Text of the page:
Where do all those words come from?
Bach’s setting of the Passion According to St. Matthew was first heard on Good Friday, April 11, 1727, in Leipzig’s Thomaskirche. We twenty-first century listeners and performers must always remind ourselves that this presentation was not a concert: it was a liturgical expansion of the Vespers service, designed to recount the story of the final days of Jesus’ life, as told in chapters 26 and 27 of the Gospel of Matthew the Evangelist (in the 200-year old German translation by Martin Luther), in a manner which would make it comprehensible and meaningful to the Lutheran citizens of Leipzig. Besides the Biblical narrative, Bach set contemporary German poetry, written, adapted, and arranged by his friend and contemporary Picander (pseudonym of poet Christian Friedrich Henrici, 1700-
1764), which functioned as meditations on the Biblical text, and was intended to clarify the meaning of the story, and the motivations and reactions of the characters in the narrative, for the listeners. Presumably these meditations were to guide the understanding and private devotions of the listeners—and in this light, both Picander and Bach served the community as theologians and worship leaders. A third category of text utilized by Bach and Picander is the large number of chorale verses from the Lutheran hymnal, already well known to the listeners.
Bach sets the Biblical text largely in recitative, both secco and accompanied, in a style already familiar to his listeners from opera, especially the operas of Georg Philipp Telemann, who served as musical director for the short-lived Leipzig Opera, 1703-05. The most prominent presenter of this text, of course, is the Evangelist himself, sung by a tenor soloist; but other characters are featured as well, including Pilate, Pilate’s wife, Peter, Judas, the High Priest, a couple of maids, some witnesses testifying at Jesus’ trial—all of them sung by soloists from the ranks of the choir. The choir, sometimes as a single unit, sometimes in two opposed and conversing groups, presents the words of the disciples, the Roman centurions, the priests, and the angry crowd. These crowd scenes, called turba choruses, are not set as recitative, but rather as complex, difficult choral interjections, composed and performed with a character and style suggestive of the scene they portray.
The settings of contemporary poetry are also composed in operatic style, often as paired recitatives and arias, and usually featuring virtuosic writing for principle instruments from both orchestras. Though the actual performers are often the same singers who portray named characters in the biblical sections-- in Bach’s original conception, for instance, the tenor who sings the arias also sings the Evangelist-- these recitatives and arias are meant to be heard as the thoughts and feelings of community members, of observers, in response to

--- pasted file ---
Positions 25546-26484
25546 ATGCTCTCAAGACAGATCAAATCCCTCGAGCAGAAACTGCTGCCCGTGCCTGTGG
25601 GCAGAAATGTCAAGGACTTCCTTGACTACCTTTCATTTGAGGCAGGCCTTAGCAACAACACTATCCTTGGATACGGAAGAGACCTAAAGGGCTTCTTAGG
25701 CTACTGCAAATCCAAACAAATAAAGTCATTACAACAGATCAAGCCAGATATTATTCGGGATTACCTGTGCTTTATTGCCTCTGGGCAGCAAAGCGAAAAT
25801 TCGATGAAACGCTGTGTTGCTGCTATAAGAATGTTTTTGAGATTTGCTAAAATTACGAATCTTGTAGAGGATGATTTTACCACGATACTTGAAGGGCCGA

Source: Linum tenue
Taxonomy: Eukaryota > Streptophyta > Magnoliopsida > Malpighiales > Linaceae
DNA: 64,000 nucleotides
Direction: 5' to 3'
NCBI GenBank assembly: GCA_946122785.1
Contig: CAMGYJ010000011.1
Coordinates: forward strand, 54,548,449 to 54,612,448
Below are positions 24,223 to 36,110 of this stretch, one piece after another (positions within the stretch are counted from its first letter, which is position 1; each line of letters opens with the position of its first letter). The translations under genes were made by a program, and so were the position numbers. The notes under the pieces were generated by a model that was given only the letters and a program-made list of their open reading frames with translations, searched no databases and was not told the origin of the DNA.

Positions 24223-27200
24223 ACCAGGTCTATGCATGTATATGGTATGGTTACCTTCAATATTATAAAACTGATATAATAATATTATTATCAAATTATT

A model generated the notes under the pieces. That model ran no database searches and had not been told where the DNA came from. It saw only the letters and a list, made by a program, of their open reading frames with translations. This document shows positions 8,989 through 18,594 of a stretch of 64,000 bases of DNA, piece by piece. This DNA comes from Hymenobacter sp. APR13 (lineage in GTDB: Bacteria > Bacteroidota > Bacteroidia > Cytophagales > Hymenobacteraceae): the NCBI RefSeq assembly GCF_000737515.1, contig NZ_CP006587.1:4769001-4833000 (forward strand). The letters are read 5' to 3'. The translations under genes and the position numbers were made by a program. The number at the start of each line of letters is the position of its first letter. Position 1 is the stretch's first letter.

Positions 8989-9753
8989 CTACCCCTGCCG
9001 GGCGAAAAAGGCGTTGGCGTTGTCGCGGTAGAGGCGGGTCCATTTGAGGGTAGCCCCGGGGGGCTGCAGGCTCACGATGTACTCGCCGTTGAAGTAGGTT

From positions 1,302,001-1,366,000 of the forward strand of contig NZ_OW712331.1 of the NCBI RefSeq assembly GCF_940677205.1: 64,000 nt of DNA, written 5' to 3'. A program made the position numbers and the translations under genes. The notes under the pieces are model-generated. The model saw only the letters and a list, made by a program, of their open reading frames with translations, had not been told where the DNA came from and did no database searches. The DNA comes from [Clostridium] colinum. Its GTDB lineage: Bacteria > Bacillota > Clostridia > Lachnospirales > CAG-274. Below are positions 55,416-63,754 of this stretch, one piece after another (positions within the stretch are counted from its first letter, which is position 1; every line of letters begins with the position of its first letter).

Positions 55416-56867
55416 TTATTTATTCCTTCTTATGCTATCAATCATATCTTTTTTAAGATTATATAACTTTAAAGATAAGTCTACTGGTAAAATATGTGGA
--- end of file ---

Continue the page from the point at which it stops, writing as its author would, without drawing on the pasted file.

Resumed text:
the Biblical narrative. It seems that, in Bach’s own performances, chorus members stepped forward and sang these texts, whereas the words of Peter, Judas, and, perhaps, some others, were sung by singers who were not “community members.” This practice has not, however, been followed since Bach’s own time; the arias are so demanding that specially trained soloists are engaged to sing them. Bach also composes “choral arias”: major movements which set contemplative poetry, sung by the combined vocal forces rather than by soloists.
The chorales, both music and texts, were very familiar to Bach’s listeners. Bach and Picander selected both melodies and verses carefully, to reflect the actions and attitudes being presented in their telling of the story-- so these movements have the dual role of providing comfort and familiarity to the listeners, and introducing yet more reinforcement for the overall themes of the Passion presentation. I have participated in Passion performances in which these movements were actually sung by the audience; but there is no evidence that Bach actually intended this. In some movements, Bach combines chorales, sung by the choir, with arias, sung by soloists—a hybrid procedure which functions on several interlocking levels in the telling of the story.
Odd to think about the words being more important than in the music, especially the music of Bach; but this seems to have been Bach’s own attitude and intent, in his liturgical works: to use music as a means for presenting essential text in the most immediate, dramatic, and comprehensible manner. A worship community could simply mount a reading of the biblical text, add a few hymns and a couple of meditations spoken by a worship leader, and be done with it. This is common practice in many Christian churches on Good Friday, even today. That Bach went so very much further, is his great gift to us.